If you were HA or council that is the advice you would be given: take steps to reduce condensation, ventilate more, use anti mould sprays, etc.

Do you know what is causing it?

OurBlanche Tue 19-Jan-16 09:41:06

TheHouse that isn't true. If the mould is caused by the tenant's lifestyle/actions then it is their responsibility to deal with it.

Fizzielove Tue 19-Jan-16 09:45:29

I've found a little neat bleach on a cloth removes most mould if it's from condensation build up. Try that and if it doesn't work then push the LL for a specialist!

Collaborate Tue 19-Jan-16 09:45:57

Something can be done about condensation. Better ventilation for starters.

JustWantToBeDorisAgain Tue 19-Jan-16 10:01:10

Cilia bang the white topped one ( not any of the others ) works fantastically, gets it off tiles grout walls.

Doesn't stop the problem reoccurring but it may be a way of controlling it in the interim. Ventilating the room will also help.

lostInTheWash Tue 19-Jan-16 10:14:53

You want to get an anti-Bacterial Mould & Mildew Remover spray - dettol do a good one - or wipe down with bleach.

It you look round and find a reason - broken guttering - then the landlord should deal with that.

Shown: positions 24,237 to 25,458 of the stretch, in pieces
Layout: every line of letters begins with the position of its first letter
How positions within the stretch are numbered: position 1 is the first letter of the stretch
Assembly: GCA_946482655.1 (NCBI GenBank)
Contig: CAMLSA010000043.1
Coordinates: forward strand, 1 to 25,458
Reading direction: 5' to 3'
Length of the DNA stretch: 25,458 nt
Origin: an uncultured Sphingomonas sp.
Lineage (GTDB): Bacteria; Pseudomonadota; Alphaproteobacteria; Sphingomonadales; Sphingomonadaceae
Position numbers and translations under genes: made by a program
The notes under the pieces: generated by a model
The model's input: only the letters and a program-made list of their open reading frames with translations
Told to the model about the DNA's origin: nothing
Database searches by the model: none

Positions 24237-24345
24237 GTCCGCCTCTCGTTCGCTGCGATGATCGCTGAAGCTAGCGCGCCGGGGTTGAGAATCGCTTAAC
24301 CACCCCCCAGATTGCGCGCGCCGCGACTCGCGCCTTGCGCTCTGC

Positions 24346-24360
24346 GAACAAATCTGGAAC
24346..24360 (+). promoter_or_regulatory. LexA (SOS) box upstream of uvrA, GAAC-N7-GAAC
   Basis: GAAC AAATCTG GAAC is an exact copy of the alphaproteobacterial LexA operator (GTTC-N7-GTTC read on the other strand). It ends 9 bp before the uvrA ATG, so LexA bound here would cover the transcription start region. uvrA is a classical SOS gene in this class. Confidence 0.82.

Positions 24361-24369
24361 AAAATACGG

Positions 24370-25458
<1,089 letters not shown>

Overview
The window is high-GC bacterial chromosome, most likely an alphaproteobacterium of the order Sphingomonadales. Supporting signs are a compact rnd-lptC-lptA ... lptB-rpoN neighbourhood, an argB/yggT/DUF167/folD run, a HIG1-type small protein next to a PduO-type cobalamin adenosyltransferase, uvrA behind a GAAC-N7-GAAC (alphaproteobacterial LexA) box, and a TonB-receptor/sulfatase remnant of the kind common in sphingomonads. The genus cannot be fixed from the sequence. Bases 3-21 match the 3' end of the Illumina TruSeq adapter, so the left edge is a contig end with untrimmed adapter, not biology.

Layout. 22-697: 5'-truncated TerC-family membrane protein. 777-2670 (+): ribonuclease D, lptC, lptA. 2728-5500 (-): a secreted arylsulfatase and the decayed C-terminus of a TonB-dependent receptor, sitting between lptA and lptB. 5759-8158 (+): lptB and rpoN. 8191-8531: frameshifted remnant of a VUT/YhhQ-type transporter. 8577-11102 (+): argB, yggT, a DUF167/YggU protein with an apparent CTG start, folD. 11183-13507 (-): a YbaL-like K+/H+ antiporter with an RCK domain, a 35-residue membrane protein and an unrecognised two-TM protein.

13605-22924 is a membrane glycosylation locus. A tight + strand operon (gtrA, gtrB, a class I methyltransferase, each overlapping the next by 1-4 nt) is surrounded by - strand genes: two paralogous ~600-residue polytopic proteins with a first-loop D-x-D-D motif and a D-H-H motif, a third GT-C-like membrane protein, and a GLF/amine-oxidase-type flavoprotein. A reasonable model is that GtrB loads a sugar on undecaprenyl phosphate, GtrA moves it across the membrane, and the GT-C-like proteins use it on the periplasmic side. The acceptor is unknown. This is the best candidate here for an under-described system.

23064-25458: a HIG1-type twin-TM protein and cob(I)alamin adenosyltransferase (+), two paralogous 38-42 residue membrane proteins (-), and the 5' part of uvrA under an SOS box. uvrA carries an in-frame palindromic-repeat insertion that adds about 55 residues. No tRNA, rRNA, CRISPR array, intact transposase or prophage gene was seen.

If there is a fan in bathroom that should be on during baths and showers - otherwise open window for about 20 min afterwards.

Otherwise open windows as much as possible to ventilate property and try and dry washing outside as much as possible - for one really bad property we had to buy a de-humidifier - which was useful for many years and subsequent properties.

One property we had really bad mould landlady was useless - when we moved out moved furniture of internal walls to find walls covered in black mould. They started replacing the roof when we were moving out - we'd been heating whole town - make me wonder how much that was a factor.

IndridCold Tue 19-Jan-16 10:33:06

YANBU, you should not have to wait 2 weeks for the landlord to come and look at this. Definitely chase them up.